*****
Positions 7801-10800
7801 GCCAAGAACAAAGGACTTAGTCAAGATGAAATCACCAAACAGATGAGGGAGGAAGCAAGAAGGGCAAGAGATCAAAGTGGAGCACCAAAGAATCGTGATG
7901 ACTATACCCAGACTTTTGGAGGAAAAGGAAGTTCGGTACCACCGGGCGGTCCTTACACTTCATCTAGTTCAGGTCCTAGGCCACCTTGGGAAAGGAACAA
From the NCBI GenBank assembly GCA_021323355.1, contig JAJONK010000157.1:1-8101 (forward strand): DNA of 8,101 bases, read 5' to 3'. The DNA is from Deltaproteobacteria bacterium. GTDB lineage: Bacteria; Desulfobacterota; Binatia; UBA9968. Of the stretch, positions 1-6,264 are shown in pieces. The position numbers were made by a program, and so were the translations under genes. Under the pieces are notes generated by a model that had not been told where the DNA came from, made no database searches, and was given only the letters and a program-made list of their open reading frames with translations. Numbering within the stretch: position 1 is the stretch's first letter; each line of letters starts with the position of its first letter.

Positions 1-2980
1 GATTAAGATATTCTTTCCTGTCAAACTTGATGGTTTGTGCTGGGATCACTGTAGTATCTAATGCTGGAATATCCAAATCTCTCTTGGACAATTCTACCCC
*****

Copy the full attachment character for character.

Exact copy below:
Positions 7801-10800
7801 GCCAAGAACAAAGGACTTAGTCAAGATGAAATCACCAAACAGATGAGGGAGGAAGCAAGAAGGGCAAGAGATCAAAGTGGAGCACCAAAGAATCGTGATG
7901 ACTATACCCAGACTTTTGGAGGAAAAGGAAGTTCGGTACCACCGGGCGGTCCTTACACTTCATCTAGTTCAGGTCCTAGGCCACCTTGGGAAAGGAACAA
From the NCBI GenBank assembly GCA_021323355.1, contig JAJONK010000157.1:1-8101 (forward strand): DNA of 8,101 bases, read 5' to 3'. The DNA is from Deltaproteobacteria bacterium. GTDB lineage: Bacteria; Desulfobacterota; Binatia; UBA9968. Of the stretch, positions 1-6,264 are shown in pieces. The position numbers were made by a program, and so were the translations under genes. Under the pieces are notes generated by a model that had not been told where the DNA came from, made no database searches, and was given only the letters and a program-made list of their open reading frames with translations. Numbering within the stretch: position 1 is the stretch's first letter; each line of letters starts with the position of its first letter.

Positions 1-2980
1 GATTAAGATATTCTTTCCTGTCAAACTTGATGGTTTGTGCTGGGATCACTGTAGTATCTAATGCTGGAATATCCAAATCTCTCTTGGACAATTCTACCCC